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Are you covered for your mental health?

Nov 4, 2022

Earlier this year, news24 reported that South Africa was ranked among the lowest on a mental health wellbeing scale composed by Sapien Labs for Annual Mental State of the World Report. The publication also reported that as many as one in six South Africans suffer from anxiety, depression, or substance-use problems. Moreover, according to the South African Depression and Anxiety Group (SADAG), only 27% of South Africans reporting severe mental illness ever receive treatment. In other words, almost three quarters of those suffering from mental illness do not receive any mental health services.

The high cost of psychological and psychiatric treatment is the prime reason that most people do not receive healing for their mental health issues. This is why it is important to ensure that when you choose a health insurance or medical aid plan, you make certain that it includes a mental health benefit. While mental health treatment used to be mostly excluded from health insurance and medical aid plans, in recent years the terms have changed and certain conditions such as bipolar mood disorder and schizophrenia are now classified under prescribed minimum benefits (PMBs) for all plans as per the Medical Schemes Act.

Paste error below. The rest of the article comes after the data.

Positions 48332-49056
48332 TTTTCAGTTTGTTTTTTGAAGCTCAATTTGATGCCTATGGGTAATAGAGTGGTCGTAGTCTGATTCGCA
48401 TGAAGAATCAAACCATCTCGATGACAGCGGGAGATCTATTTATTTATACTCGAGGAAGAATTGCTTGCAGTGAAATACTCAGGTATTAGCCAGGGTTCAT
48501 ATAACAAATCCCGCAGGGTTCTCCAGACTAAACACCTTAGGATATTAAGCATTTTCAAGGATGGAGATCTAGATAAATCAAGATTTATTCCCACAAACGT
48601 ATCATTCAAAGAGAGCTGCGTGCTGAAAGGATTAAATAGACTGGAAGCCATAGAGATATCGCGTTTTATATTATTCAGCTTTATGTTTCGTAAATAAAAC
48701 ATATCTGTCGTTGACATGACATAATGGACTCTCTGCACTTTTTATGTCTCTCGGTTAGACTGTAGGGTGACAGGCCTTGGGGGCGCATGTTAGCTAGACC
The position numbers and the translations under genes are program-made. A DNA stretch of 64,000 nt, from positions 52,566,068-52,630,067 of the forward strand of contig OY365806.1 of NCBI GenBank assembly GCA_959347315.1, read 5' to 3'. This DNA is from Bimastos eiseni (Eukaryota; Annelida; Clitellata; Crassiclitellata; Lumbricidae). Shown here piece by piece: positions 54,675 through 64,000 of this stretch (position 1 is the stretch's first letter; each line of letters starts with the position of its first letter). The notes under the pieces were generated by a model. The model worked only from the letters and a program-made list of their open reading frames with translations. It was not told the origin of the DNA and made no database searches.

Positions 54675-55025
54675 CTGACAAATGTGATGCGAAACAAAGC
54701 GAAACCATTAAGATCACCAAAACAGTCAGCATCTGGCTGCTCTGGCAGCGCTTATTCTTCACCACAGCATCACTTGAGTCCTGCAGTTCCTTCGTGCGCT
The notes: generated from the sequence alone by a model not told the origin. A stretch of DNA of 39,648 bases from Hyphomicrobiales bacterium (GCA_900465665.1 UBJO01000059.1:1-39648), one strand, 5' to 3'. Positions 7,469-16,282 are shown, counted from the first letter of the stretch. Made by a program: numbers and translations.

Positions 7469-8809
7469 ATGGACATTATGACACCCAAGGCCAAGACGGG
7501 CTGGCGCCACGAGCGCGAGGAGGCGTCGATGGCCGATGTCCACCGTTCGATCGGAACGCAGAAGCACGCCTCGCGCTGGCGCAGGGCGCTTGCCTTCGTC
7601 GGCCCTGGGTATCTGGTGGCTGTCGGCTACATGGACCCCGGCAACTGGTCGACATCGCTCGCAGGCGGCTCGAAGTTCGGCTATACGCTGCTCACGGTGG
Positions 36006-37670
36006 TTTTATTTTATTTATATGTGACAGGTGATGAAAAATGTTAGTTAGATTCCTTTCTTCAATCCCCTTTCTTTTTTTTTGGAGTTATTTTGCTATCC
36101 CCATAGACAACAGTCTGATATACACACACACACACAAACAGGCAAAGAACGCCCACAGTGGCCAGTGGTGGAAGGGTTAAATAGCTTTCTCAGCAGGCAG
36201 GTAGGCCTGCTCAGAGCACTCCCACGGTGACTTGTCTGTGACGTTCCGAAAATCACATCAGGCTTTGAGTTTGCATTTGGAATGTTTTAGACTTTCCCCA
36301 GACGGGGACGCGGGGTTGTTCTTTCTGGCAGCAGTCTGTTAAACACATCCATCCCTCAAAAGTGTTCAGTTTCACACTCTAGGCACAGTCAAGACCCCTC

Other mental health conditions that are listed under PMBs that are mandatory to cover regardless of the patient’s plan, include Acute delusional mood, anxiety, personality, perception disorders and organic mental disorders caused by drugs; Alcohol withdrawal delirium and alcohol intoxication delirium; Delirium caused by Amphetamine, Cocaine, or other psychoactive substance; Acute stress disorder accompanied by recent significant trauma, including physical or sexual abuse; Attempted suicide, irrespective of cause; Brief reactive psychosis; Major affective disorders, including unipolar and bipolar depression; Schizophrenic and paranoid delusional disorders; Anorexia Nervosa and Bulimia nervosa; and Treatable Dementia.

Each condition however has its own set of limitations. Treatment for depression for example, only mandates schemes to fund in-hospital treatment for up to 21 days or up to 15 outpatient therapy sessions a year. Admissions can be consecutive or split up in a several different ways. However, the medical scheme may require motivations for approvals if there are multiple short admissions over a short period of time. Some providers, especially health insurance companies might also stipulate that patients receive their treatment only from specified network doctors, specialists, and hospitals and not cover the costs if the patient uses one outside of the predetermined network.

To ensure that you are duly covered there are a few pointers to consider, including checking to see whether your coverage uses provider networks, asking about co-payments, asking about your deductible needed to pay out-of-pocket before your health insurance makes any payments, and finally, find out from your doctor or institution whether or not they accept your insurance and what their terms for this is. Mental health is a process not a destination. This is why it is crucial to ensure you have the right cover to cater to these needs.

“What mental health needs is more sunlight, more candor, and more unashamed conversation.” — Glenn Close